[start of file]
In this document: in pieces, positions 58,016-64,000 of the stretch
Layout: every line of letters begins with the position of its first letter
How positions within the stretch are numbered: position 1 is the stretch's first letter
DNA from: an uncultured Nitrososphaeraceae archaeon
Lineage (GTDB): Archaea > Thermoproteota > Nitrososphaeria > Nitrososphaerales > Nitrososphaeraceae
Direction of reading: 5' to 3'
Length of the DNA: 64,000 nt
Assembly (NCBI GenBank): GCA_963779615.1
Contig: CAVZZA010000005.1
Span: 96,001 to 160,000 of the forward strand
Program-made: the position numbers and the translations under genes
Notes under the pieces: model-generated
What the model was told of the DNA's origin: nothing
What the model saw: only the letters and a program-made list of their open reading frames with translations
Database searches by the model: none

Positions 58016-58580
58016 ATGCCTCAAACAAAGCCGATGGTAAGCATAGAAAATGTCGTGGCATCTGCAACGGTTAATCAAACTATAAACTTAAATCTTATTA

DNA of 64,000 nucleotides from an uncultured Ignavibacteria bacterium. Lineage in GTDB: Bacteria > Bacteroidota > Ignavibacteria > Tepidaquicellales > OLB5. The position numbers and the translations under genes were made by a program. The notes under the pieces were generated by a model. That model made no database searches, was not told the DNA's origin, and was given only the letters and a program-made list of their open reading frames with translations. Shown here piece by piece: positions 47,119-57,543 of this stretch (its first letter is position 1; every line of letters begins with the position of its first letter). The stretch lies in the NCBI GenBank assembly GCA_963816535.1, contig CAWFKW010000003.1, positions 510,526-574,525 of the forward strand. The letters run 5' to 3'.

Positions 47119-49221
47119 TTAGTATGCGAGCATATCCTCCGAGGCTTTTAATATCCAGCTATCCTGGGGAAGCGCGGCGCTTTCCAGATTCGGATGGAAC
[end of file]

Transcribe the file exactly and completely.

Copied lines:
In this document: in pieces, positions 58,016-64,000 of the stretch
Layout: every line of letters begins with the position of its first letter
How positions within the stretch are numbered: position 1 is the stretch's first letter
DNA from: an uncultured Nitrososphaeraceae archaeon
Lineage (GTDB): Archaea > Thermoproteota > Nitrososphaeria > Nitrososphaerales > Nitrososphaeraceae
Direction of reading: 5' to 3'
Length of the DNA: 64,000 nt
Assembly (NCBI GenBank): GCA_963779615.1
Contig: CAVZZA010000005.1
Span: 96,001 to 160,000 of the forward strand
Program-made: the position numbers and the translations under genes
Notes under the pieces: model-generated
What the model was told of the DNA's origin: nothing
What the model saw: only the letters and a program-made list of their open reading frames with translations
Database searches by the model: none

Positions 58016-58580
58016 ATGCCTCAAACAAAGCCGATGGTAAGCATAGAAAATGTCGTGGCATCTGCAACGGTTAATCAAACTATAAACTTAAATCTTATTA

DNA of 64,000 nucleotides from an uncultured Ignavibacteria bacterium. Lineage in GTDB: Bacteria > Bacteroidota > Ignavibacteria > Tepidaquicellales > OLB5. The position numbers and the translations under genes were made by a program. The notes under the pieces were generated by a model. That model made no database searches, was not told the DNA's origin, and was given only the letters and a program-made list of their open reading frames with translations. Shown here piece by piece: positions 47,119-57,543 of this stretch (its first letter is position 1; every line of letters begins with the position of its first letter). The stretch lies in the NCBI GenBank assembly GCA_963816535.1, contig CAWFKW010000003.1, positions 510,526-574,525 of the forward strand. The letters run 5' to 3'.

Positions 47119-49221
47119 TTAGTATGCGAGCATATCCTCCGAGGCTTTTAATATCCAGCTATCCTGGGGAAGCGCGGCGCTTTCCAGATTCGGATGGAAC